The Doctor and Liz head off to the waxworks, much to the Brigadier’s disgust.
“Hey, wait! Just a moment,” the Brigadier called after them. Then he shrugged his shoulders. Let them go to the waxworks. Let them go to the Tower of London, Buckingham Palace and the London Zoo while they were at it! And much good might it do them. As usual all the real work was left to him. Like children, these scientists!
Lovely stuff. Also very appealing is the Doctor’s explanation as to why he and Liz have to hide in the waxworks after closing time (which isn’t made clear on screen). Since he’s been unable to contact the Brigadier, the Doctor decides to impound the waxworks himself. When Liz reacts with amazement at the suggestion they simply walk out with the things, the Doctor counters thus. “But we should be able to manage one or two little ones, surely?”
Terrance Dicks faithfully reproduces the emergence of the shop window Autons, then with just a few paragraphs he’s able to sketch out what happened next – something which, of course, was impossible for budget reasons to realise on screen.
The police received thousands upon thousands of calls. But there was little they could do. Arms were issued, but the few rifles and revolvers available were powerless against the Autons. BBC and ITV issued urgent warnings. ‘Don’t go to work. Don’t go out shopping. Stay indoors and barricade yourselves in your homes. Admit no one you do not know.’
Many people were saved by warnings like these, but many others, already out on the streets, were unable to escape. The Autons seemed to be everywhere.
The Government declared martial law and called out the Army. But most of the available troops were mysteriously absent on manoeuvres far away from the big towns. They were recalled at once, but things seemed to go wrong continually. Orders failed to arrive, or were misinterpreted. Troops were told to stay put, or sent to the wrong place. In the other services the story was the same. The Navy and the Air Force armed what men they could, but the men never seemed to get clear orders, or to arrive where they were wanted. It was as though in every position of authority traitors were working against the Government, deliberately confusing the situation.
When I bought the VHS in 1988, I was a little disappointed that the scene featuring an Auton attacking UNIT HQ didn’t feature. But as one of the generation who encountered many Doctor Who stories via Target books first and VHS second, this was a common occurrence. I’m sure other examples will follow in later posts.
The emergence of the Nestene consciousness is obviously much more effective in print than it was on television (no rubber tentacles here). Chris Achilleos’ illustration helped – he may not have enjoyed doing the internal illustrations but they’re all part and parcel of the story-telling process (even if the supporting characters look nothing like their television counterparts).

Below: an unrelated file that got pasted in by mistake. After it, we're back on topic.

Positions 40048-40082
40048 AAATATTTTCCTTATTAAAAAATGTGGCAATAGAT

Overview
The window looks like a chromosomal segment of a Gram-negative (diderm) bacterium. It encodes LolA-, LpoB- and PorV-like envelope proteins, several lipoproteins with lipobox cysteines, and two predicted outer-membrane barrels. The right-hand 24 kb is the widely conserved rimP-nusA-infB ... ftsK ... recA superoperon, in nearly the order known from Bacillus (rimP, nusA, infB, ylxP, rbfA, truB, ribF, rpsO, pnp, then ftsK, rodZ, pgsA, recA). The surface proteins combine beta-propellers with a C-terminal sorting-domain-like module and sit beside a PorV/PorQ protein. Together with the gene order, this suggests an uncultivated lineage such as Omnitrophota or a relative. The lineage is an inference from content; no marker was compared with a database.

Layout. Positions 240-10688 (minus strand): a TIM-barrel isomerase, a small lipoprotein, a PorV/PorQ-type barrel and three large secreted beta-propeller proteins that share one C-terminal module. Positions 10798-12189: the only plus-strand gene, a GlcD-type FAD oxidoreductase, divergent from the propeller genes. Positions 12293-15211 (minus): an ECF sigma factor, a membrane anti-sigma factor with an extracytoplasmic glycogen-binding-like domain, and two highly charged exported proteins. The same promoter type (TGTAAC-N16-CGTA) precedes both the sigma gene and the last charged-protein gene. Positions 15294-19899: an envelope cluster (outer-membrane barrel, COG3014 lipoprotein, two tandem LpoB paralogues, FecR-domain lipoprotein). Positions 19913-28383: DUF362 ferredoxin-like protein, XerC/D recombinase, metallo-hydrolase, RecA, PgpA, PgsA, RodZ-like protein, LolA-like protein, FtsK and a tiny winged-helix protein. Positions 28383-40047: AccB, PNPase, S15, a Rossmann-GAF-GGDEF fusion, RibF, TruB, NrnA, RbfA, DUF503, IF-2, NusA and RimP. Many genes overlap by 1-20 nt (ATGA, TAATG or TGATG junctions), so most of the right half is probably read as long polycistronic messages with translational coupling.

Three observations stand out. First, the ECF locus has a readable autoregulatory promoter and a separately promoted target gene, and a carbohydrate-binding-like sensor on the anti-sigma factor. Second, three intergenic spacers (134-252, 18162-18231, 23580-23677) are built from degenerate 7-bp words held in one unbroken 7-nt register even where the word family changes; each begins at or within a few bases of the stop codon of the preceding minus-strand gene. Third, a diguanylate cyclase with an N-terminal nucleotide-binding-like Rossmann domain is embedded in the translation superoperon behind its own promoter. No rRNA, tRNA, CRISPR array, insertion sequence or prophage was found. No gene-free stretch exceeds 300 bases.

Yet another favourite, The Auton Invasion has to be one of the Targets I’ve read the most. Revisiting it yet again in 2018, nearly forty years on from my first time, I’m delighted to report that it’s still an enjoyable, breezy yarn.
4 thoughts on “Hitting the Target – Doctor Who and the Auton Invasion by Terrance Dicks”
Have you noticed that the Doctor Who Target novelisations were numbered in alphabetical, rather than broadcast order?
Partly alphabetical, partly release order. They started to number them in release order from around book 75 but – for some odd reason – decided not to use the same method for all the previously published books.
So when the older titles were reprinted, they were ordered in (roughly) alphabetical order. Strange decision!
Presumably you are reviewing them in publication order? It seems that only a selection of titles have been reprinted by BBC Books, but many more have been published as audiobooks. Do you know what the thinking was behind this?
I’m going in publication order, which I thought would be an interesting way to do it. Given that second hand copies of most of the books are still fairly easy to track down, there’s possibly not the impetus to bring them all back into print. The audiobook market is different of course, since they’re effectively new products – they must be selling well since they keep on coming. It certainly looks like they’re planning to release them all as audiobooks, which would be an impressive feat.